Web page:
GPUs are finally becoming more affordable

ByErma F. Brown

Apr 21, 2022 , , , , , , , , , , , , , , , , , , , , , , , , , , , , , , , , , , , , , , , , , , , , , , , , ,

The Covid-19 pandemic and the resulting chip shortages and supply chain crisis have affected most areas of the economy, from cars to cameras. For the past two years, however, one of the worst impacted was the graphics card market. 

Here’s why—and what it means that GPU prices are finally going back to normal. 

Graphics Processing Units (GPUs) are specialized computer chips that primarily handle graphical operations, but they can also do plenty more. GPUs, which are also called graphics or video cards, are designed to perform an astounding amount of relatively simple and similar calculations at the same time, like running a video game in high resolution. A Central Processing Unit or CPU, on the other hand, is more capable of performing incredibly complex and varied calculations one after the other. For most PC gamers, the GPU is the weakest link in their gaming rig, and so the component most worth an upgrade.

With gaming getting more popular during the pandemic, it is no surprise that PC gamers were looking to buy more high-end GPUs to improve their computers. (For the same reasons, the PS5 and Xbox Series S and X have been almost permanently out of stock.) Unfortunately for them, however, video cards were also in high demand for another purpose: mining cryptocurrencies.

Because of their ability to perform billions of calculations per second, GPUs are especially useful for crypto mining. Each time a block is added to the Bitcoin or Ethereum blockchain, it triggers a race to solve an increasingly difficult math puzzle. The more and better the GPUs you have, the more you are going to get paid, because you can crank through that math faster. The energy costs of powering all these GPUs (and other more specialized mining chips) are why Bitcoin is such an environmental nightmare. 

All this is to say that for the past two years, video card prices have been ludicrously high. When they could even get them in, most retailers sold out almost instantly and, at the peak in May last year, some graphics cards, like the Nvida RTX 30-Series line, were being sold by scalpers on eBay for more up to 3.5-times their official launch prices. For people who were just looking to upgrade their gaming PC, it was an absolute mess. 

Now, though, the market seems to be finally going back to normal. According to Tom’s Hardware, which has been tracking GPU prices since late 2020, it’s now possible to purchase popular graphics cards at “somewhat reasonable prices” from many online stores. Even better, you can find some cards—like a GeForce RTX 3080 on Newegg for $1,000—for less than you would on eBay. Five or six months ago, it would have cost closer to $1,800 on the secondary market.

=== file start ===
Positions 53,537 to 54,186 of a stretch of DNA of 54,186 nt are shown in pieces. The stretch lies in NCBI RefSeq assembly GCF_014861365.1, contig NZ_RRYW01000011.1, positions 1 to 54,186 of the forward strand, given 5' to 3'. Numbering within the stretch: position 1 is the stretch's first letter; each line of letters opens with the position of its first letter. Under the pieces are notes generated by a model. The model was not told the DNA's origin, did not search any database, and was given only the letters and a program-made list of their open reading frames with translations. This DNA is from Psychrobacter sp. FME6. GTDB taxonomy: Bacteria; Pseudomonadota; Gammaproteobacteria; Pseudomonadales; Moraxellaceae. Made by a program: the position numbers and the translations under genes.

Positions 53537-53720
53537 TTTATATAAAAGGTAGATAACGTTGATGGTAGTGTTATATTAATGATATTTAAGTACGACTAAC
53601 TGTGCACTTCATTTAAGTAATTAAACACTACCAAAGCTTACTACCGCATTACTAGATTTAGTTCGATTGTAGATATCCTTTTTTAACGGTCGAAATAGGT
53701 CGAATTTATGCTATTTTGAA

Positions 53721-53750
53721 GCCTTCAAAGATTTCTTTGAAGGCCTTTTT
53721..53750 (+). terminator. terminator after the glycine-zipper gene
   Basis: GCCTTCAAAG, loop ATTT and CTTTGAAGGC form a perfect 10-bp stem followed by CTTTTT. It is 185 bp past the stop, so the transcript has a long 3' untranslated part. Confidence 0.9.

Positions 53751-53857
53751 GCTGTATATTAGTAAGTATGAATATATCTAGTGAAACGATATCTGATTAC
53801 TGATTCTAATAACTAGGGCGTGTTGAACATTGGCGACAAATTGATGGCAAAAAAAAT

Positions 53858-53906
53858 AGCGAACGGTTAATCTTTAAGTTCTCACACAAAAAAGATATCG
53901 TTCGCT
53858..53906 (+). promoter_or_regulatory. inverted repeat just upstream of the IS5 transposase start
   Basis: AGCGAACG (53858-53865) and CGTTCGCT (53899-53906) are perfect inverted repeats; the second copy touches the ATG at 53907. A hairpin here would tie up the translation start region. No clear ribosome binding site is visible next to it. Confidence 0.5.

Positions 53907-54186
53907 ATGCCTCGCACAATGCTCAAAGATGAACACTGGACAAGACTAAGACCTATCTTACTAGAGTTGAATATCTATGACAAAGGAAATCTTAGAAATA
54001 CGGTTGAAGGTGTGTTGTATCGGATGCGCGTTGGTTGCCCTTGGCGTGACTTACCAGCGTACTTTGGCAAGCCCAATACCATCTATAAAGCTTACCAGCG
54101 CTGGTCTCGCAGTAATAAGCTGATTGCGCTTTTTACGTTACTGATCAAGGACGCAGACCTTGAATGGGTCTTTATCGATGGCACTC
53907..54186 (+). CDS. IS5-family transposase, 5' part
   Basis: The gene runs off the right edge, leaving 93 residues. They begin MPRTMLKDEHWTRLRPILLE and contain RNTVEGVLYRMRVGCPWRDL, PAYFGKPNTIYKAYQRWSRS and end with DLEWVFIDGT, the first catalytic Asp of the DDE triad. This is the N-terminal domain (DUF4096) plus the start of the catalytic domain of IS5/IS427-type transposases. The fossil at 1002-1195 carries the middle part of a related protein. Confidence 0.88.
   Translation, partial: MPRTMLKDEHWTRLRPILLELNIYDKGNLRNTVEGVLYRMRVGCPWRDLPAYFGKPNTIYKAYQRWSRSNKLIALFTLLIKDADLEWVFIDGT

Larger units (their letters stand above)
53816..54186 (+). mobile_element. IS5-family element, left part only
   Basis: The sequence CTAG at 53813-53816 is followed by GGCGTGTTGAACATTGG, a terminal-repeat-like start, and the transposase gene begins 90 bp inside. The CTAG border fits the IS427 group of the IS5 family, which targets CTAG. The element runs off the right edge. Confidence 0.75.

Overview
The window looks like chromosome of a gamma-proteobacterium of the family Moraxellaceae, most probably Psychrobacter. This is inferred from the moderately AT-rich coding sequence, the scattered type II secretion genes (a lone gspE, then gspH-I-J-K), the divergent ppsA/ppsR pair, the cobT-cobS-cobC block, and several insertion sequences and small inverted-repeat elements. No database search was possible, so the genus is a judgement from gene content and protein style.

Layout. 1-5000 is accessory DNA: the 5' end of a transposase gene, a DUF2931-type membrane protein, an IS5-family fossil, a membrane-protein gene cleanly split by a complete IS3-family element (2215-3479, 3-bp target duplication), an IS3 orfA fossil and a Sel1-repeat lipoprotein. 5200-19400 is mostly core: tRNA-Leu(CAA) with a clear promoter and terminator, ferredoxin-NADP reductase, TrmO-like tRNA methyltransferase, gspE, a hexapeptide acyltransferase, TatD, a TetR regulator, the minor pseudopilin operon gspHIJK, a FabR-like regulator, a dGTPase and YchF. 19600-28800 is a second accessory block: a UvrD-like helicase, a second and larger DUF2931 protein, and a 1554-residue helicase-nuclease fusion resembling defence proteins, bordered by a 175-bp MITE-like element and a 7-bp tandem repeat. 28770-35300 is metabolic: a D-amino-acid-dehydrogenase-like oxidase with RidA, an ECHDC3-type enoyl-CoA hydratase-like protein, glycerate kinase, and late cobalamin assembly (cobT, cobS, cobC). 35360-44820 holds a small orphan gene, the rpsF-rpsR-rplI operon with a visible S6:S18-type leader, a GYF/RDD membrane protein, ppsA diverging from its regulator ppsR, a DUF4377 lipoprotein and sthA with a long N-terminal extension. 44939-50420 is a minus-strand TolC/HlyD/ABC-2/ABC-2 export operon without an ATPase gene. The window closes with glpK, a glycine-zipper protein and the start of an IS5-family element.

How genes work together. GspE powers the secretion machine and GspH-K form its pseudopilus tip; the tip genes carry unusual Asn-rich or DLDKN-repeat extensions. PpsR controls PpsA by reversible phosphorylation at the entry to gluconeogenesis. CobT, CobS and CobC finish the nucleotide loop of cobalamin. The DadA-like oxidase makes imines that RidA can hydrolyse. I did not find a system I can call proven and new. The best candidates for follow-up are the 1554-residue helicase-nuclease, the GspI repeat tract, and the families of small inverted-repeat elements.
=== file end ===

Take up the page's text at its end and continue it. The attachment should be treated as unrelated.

Tom’s Hardware speculates that the return to more normal prices are a sign that the “multitude of factors that caused the massive spike in GPU prices” are abating. The supply chain is less disrupted by the pandemic, so more cards are being manufactured and shipped. Cryptocurrency prices have been stable or falling, a factor that has made mining less profitable, and thus lessened the demand from miners for high-end GPUs. Tom’s Hardware also suspects that the rumored “backroom deals where millions of GPUs ended up going straight to mining farms” have stopped, further increasing the supply of video cards at retail. 

All in all, PC gamers now should be able to pick up one of the latest generation of GPUs at something close to the manufacturer’s recommended sale price—and those prices are still trending down. Though there is one catch: AMD and Nvidia are both due to release their next-generation cards some time this year. The latest and greatest cards available from those companies now were released in 2020, even though they’ve been almost impossible to buy. For many, it might be worth waiting just a few more months—or, with how the market has been, we could just see another round of grossly inflated prices and scalpers turning profits.

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